1 Martin by Daniel Dohnayni
    2 Theresa by Marie Antoinette (deceased)
    3 etc

    so I know whose plot is being narrated, and by whom. So I have a list of 18 characters/narrators and I'm breaking that into three parts of 6 chapters each and will need to figure out the three-act structure of the first act. Because no matter what I do, when it comes to writing the through-action of the plot, I still go back to beginning-middle-end for a skeleton underneath everything else. And I try to either write in scenes or to have the writing be very visual and grounded in the world. So this is sort of like my usual approach to outlining, but different because each book is different.

    My focus on Cocke & Bull rewrites is to expand the characters, the way I did in The Last Guest, sort of. Anecdotes and inner lives intertwined. We'll see what I come up with. I'm making a lot of notes.

    Tango is cool. Your right elbow raises for the lower-pitched strings and lowers for the higher-pitched strings. Your right index finger controls how much weight you put into the strings through the bow. Everything else stays relaxed and mostly passive.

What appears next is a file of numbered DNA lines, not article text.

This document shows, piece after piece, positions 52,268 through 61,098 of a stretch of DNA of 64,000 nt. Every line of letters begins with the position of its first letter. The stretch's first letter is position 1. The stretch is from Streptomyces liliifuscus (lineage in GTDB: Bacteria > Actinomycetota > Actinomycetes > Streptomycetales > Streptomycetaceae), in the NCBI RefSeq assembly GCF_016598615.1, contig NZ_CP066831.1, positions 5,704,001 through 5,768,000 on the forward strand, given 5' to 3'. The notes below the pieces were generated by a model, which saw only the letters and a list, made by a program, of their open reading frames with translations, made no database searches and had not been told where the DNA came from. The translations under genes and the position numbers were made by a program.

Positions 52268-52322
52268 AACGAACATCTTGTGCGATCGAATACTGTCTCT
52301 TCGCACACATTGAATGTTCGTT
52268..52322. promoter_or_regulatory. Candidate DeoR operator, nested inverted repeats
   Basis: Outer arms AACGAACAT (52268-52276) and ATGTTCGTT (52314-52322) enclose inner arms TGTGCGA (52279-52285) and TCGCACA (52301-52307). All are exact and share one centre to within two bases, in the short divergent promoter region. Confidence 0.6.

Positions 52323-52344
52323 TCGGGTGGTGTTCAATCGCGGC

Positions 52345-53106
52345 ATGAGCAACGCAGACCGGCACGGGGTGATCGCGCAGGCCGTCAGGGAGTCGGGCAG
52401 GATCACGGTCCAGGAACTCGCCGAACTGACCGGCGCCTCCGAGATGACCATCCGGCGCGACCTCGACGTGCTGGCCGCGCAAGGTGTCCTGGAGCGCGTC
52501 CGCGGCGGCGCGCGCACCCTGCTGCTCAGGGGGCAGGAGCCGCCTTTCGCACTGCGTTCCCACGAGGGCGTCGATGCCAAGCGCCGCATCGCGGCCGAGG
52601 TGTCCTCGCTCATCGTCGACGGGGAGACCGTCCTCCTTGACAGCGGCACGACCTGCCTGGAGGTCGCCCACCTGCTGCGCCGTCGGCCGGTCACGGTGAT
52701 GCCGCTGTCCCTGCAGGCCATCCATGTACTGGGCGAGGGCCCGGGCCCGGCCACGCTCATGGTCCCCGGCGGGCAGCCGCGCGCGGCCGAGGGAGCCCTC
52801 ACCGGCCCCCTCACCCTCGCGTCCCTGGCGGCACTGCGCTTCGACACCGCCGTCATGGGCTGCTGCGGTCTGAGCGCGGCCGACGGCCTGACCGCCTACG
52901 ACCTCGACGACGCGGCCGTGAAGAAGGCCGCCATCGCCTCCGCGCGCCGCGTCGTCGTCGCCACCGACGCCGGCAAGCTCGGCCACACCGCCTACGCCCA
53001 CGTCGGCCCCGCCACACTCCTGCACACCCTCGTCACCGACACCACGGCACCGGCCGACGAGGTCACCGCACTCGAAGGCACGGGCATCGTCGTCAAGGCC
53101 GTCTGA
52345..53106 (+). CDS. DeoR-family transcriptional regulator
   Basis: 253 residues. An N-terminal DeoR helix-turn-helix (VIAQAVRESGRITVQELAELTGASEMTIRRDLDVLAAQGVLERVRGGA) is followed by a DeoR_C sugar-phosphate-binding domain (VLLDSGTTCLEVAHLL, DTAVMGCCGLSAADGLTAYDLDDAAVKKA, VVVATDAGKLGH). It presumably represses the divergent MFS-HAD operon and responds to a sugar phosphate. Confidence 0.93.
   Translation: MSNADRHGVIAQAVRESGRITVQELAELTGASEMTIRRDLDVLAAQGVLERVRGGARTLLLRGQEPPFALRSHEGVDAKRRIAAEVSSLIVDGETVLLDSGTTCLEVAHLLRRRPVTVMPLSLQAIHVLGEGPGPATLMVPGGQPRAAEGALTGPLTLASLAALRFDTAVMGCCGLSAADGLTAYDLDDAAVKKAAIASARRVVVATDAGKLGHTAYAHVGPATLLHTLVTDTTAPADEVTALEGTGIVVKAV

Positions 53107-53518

Donna, I just bought a book about Mozart in Vienna today and started to read it during lunch. I don't think of making notes from research as plotting, though often my research gives me ideas for scenes.

    The detective novel is pretty close to ready as is. Cocke & Bull needs a couple of months. Miss America will need another six or eight or fifteen months. I have no idea how long it will take to write Devotion. The book after that one is going to be a novella and my "research" is just going to be re-reading Moby Dick and selected books from the Old Testament. And some Dostoyevski, I think. Lots of fun. And more tango, of course.

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  4. I'm excited to see what you do with C&B too! Now that I have an even more renewed interest in colonial America. :)

    I'm with you on the voice thing. As I begin my sequel for The Breakaway, I am running into stuff I've never had to deal with - as in keeping the same type of voice as in the first book. But, it happens two years after Breakaway ends, so the voice is going to be a little bit different, naturally. And honestly, in a lot of ways, the book stands on its own and is pretty much a separate story, not so much of a "sequel." Because I don't really care for sequels in the long stretch of things.

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  5. Yeah, my master plan for Patience Quince is to write three books, but I can't guarantee that the second and third books will be like the first one. Especially in terms of voice. We'll see, I guess. I think the most important thing is to be true to the material at hand, not to some abstract idea about how I write prose.